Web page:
Use of controversial slide rule inspires heated takes from Blue Jays, Twins

Minnesota Twins catcher Gary Sanchez tags out Toronto Blue Jays' Whit Merrifield who tags from third on a sacrifice fly by Cavan Biggio in the tenth inning of a baseball game Sunday, Aug. 7, 2022, in Minneapolis. The play was overturned on review due to the catcher blocking the plate and the Blue Jays won 3-2 in 10. (Bruce Kluckhohn/AP)

MINNEAPOLIS — From where Whit Merrifield stood, it was just like what happened the other night. 

In the top of the eighth inning Thursday, during Merrifield’s first game with the Toronto Blue Jays, he shot a 98-m.p.h. Trevor Megill fastball into right for a single, moved to second on a base hit, and took off sprinting for third when George Springer snuck a groundball through the left side. 

As he rounded the bag, Merrifield picked up his third base coach, Luis Rivera, waving him home. Next, he shifted his sights to the plate, where he saw Minnesota Twins catcher Gary Sanchez setting up right on top of it.

“Gary was straddling home plate then, as well,” Merrifield remembered. “But the throw was cut off, so there was no play at the plate. But, in the back of my head, I was a little bit aware of how he sets up at home. And I had a feeling…”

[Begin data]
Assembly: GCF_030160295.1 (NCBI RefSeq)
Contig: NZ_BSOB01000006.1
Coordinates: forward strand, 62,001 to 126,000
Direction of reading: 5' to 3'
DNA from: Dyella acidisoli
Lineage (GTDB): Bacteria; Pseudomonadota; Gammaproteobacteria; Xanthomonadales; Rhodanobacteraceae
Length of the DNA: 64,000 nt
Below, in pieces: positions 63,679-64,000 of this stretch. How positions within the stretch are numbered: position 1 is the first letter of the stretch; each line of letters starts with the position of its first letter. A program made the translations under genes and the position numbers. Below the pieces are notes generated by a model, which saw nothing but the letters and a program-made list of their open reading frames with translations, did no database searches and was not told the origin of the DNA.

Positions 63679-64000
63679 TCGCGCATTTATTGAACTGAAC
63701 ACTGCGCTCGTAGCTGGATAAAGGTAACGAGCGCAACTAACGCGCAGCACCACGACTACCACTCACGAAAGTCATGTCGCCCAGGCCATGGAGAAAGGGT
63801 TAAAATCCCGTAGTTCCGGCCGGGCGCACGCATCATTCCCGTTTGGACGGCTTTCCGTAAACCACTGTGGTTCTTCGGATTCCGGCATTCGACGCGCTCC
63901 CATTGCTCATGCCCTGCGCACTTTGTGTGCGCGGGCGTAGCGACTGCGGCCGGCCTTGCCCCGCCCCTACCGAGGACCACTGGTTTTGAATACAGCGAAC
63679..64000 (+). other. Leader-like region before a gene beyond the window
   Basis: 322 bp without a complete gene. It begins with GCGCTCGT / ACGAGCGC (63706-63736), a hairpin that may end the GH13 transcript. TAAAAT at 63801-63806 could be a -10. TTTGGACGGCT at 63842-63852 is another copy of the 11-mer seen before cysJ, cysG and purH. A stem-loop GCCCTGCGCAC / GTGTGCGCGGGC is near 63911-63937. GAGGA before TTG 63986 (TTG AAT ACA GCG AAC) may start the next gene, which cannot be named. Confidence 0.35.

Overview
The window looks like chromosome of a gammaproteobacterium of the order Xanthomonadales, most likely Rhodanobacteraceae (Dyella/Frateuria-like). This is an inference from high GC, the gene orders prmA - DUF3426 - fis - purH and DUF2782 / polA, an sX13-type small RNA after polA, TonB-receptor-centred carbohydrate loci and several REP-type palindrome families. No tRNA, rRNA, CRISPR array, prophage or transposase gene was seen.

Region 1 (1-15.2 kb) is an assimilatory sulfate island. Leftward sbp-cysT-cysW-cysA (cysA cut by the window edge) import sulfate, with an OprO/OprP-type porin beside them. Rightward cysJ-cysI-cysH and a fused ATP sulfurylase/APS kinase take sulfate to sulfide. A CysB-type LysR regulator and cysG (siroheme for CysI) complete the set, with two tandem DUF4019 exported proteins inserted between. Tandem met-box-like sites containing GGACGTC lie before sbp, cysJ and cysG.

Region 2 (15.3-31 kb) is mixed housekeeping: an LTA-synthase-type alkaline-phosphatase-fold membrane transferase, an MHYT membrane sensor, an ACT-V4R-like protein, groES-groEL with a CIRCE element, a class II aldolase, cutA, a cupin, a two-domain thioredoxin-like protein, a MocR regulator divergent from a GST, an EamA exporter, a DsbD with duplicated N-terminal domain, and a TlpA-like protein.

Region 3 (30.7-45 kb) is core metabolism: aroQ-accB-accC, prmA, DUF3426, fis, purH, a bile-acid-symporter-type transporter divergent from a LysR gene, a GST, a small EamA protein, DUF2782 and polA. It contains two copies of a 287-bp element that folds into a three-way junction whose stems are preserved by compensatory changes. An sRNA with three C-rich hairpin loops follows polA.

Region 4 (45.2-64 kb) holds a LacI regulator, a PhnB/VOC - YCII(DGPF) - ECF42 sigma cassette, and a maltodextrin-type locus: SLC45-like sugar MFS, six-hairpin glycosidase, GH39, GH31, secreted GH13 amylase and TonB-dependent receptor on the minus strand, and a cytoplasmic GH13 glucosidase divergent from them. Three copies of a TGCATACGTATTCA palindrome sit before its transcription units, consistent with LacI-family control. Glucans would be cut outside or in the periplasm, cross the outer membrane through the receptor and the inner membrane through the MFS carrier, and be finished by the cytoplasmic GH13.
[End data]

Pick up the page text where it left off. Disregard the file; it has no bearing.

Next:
Merrifield trailed off. It was about 20 minutes after the Blue Jays won Sunday’s dramatic matinee with the Twins, 3-2, to split an intensely contested, back-and-forth series played in front of rowdy, packed houses between two teams built for deep postseason runs. Over four days in Minneapolis, there were 20 runs scored by the Blue Jays, 18 by the Twins, 9 lead changes, three blown saves, two extra-inning games, and a riveting, controversial play at the plate to cap it all off. It felt like a big series.

“It did, it did,” Merrifield said. “This is a really good team, Minnesota. And they’re in the middle of the playoff hunt as well. It felt like one of the bigger series I’ve played in a while.”

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From where Luis Rivera stood, he saw an infielder playing left field.

Down one in the bottom of the ninth Sunday, the Twins rallied against Blue Jays closer Jordan Romano, stringing together a hit by pitch and a pair of singles to scratch across a game-tying run. Tim Beckham, pinch-running for Carlos Correa who led off the inning with the hit by pitch, was that run. And he stayed in the game for the top of the 10th, heading out to left field to take over for Jake Cave, who Correa pinch-hit for.

Rivera saw Beckham jogging out and made note of it. He knew Beckham had spent the majority of his career at shortstop, second base, and third. He also knew Beckham had played a little bit of outfield, but not much. What were the odds he was ready to make a throw?

“I figured he didn’t have too many repetitions over there,” Rivera said of Beckham, who entered the game with 94 career innings in left field but only three this season. “And we’ve got a good runner at third. So, thinking about the situation, I thought we could take a chance with those guys.”